1764: Lt. Vasily Mirovich, for attempting to topple Catherine the Great

3 comments September 26th, 2009 Headsman

On this date* in 1764, one of history’s greatest monarchs cemented her still-uncertain hold on power by beheading a rebellious lieutenant.

Ivan VI: Born under a bad tsar.

Succession in the Russian Empire had been disputatious ever since Peter the Great killed off his last male son, eventually putting far-flung branches of the family into a contest for power.

To skip over much regal jockeying, Peter’s vicious niece Anna, who reigned in the 1730s, had installed her infant nephew Ivan VI as successor just before her own death.

The little Tsar of All the Russias was displaced before his second birthday by Peter the Great’s daughter Elizabeth, who clapped the former emperor in a dungeon in Schlusselburg fortress to grow up ignorant and alone, isolated from the parties who might scheme to bid for power in his name. Two Caesars are too many.

Into this dangerous scene stepped Sophia Augusta Frederica, better known to posterity by the name she took upon her politically savvy conversion to Orthodoxy: Catherine.

This Catherine immigrated to wed Elizabeth’s simpleminded heir, then overthrew him a few months into his reign.

Catherine had ultimate power, but she wasn’t yet “Catherine the Great”: as a foreigner with the late Romanov’s blood on her hands (if only indirectly), it was nowhere written that she would rule Russia for 34 brilliant years. And with the throne came its rival claimants … like Ivan, now an adult and potentially more “legitimate” than this imported German princess.

Ivan was held in secrecy, known only as “Nameless Prisoner Number One”, and his warders had strict orders to murder him on the spot if any attempt were made to liberate him.

Two years into Catherine’s reign, Lt. Vasily Mirovich, “a tormented young officer … with dreams of restoring his family’s fortunes,” attempted just that. As commanded, the guards put an end to Ivan’s troubles.

Those guards got cash rewards and promotions for their diligence. Mirovich got death. (Other soldiers whom he had rallied to his cause were condemned to run the gauntlet; I have been unable to ascertain if any were killed by this punishment.)

Mirovich was executed in St. Petersburg. When his head was held up to the crowd, it had a terrifying impact, the death penalty not actually having been exercised in Russia for 22 years.** Mirovich himself faced his execution calmly, convincing some of the bystanders that he was expecting to be pardoned at the last minute. His remains were left on public display until the evening, when they were burnt along with the gallows.

And so the first two years of the reign of Catherine II, who set so much store by reason and enlightened principles, had included two assassinations and an execution.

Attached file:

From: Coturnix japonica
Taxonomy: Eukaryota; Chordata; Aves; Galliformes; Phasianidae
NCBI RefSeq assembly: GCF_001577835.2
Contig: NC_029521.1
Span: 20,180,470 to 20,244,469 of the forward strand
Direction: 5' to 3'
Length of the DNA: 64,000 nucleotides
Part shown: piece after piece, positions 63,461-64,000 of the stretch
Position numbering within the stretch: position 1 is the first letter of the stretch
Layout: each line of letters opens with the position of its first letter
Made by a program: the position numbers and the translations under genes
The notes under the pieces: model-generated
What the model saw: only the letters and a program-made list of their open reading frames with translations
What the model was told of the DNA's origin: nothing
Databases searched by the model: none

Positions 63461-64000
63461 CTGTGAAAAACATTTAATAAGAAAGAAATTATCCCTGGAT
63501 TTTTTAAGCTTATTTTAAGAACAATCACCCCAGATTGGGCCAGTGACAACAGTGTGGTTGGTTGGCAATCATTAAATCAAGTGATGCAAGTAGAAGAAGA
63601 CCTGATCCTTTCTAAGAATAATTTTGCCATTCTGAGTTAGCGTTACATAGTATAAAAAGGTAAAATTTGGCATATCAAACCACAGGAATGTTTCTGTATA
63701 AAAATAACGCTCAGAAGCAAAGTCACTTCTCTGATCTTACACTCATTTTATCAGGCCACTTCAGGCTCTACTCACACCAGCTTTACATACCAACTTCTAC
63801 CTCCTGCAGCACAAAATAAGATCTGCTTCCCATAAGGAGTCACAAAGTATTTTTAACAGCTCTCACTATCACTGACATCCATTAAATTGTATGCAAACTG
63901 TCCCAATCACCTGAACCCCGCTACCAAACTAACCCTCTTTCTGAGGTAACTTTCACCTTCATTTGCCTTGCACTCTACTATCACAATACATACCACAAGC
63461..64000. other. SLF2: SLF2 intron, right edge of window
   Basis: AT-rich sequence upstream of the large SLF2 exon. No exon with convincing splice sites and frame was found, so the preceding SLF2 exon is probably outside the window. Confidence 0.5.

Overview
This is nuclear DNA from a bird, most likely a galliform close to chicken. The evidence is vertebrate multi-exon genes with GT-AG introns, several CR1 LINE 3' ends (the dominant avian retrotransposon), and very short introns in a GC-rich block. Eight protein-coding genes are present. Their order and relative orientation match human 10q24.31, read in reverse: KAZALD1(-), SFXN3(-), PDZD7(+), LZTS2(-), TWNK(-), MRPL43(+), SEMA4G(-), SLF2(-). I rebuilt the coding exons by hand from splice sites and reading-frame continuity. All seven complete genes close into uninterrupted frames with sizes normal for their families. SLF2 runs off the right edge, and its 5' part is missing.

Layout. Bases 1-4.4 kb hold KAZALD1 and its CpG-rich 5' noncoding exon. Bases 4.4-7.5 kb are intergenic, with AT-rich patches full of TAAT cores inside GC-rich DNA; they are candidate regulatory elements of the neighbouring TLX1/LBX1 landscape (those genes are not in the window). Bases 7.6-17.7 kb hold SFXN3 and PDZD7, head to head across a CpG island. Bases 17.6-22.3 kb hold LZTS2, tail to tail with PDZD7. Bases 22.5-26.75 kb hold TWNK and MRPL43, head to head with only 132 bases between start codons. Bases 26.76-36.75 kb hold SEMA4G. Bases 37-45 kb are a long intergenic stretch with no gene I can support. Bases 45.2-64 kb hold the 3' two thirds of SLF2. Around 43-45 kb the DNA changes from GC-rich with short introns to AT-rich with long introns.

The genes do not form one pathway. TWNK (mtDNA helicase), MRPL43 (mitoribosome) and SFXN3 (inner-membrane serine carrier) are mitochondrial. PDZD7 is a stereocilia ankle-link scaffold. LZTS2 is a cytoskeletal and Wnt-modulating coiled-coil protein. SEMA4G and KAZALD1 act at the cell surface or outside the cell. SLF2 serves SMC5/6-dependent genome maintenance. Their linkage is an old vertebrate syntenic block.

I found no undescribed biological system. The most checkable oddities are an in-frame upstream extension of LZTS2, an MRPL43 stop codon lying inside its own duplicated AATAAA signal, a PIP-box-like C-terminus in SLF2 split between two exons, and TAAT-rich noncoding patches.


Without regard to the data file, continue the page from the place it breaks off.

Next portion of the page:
The woman of letters, the correspondent of philosophers, the Semiramis of the North … like the age’s other great enlightened despot, Frederick the Great, Catherine had to rule. She had not the luxury to dispense with statecraft’s cruel necessities.

Her admirers would have to be content with making her excuses. Fortunately, admirers always are.

“These are family matters with which I do not meddle,” wrote Voltaire. “Besides, it is not a bad thing to have a fault to repair; this engages her to make great efforts in order to force the public to esteem and admiration”

* September 26 (pdf) was the date on the Gregorian calendar then prevalent in Europe; it was September 15 by the older Julian calendar still used in Russia at the time.

** Not carrying out the death penalty had been a signature policy of Ivan’s usurper Elizabeth. The elimination of capital punishment in “backwards” Russia for an entire generation during the Age of Absolutism surely urges caution against any assumption that death penalty repeal is a one-way street.

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Entry Filed under: 18th Century,Beheaded,Capital Punishment,Death Penalty,Execution,History,Milestones,Power,Public Executions,Russia,Soldiers,Treason

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1881: The assassins of Tsar Alexander II

8 comments April 15th, 2009 Headsman

On this date* in 1881, five members of the Russian terrorist organization Narodnaya Volya were publicly hanged in St. Petersburg, where they had slain the tsar Alexander II a few weeks before.

“The People’s Will” etched in blood its place in the dangerous late 19th century ferment of Russian revolutionaries. In time they would read as the politically immature forerunners of the Bolsheviks, whose turn into terrorism was a political dead end.

But as of this date, they were at the top of their arc.

Every St. Petersburg tourist sees the place Alexander II died: the spot received a picturesque church that is now one of the city’s principal attractions.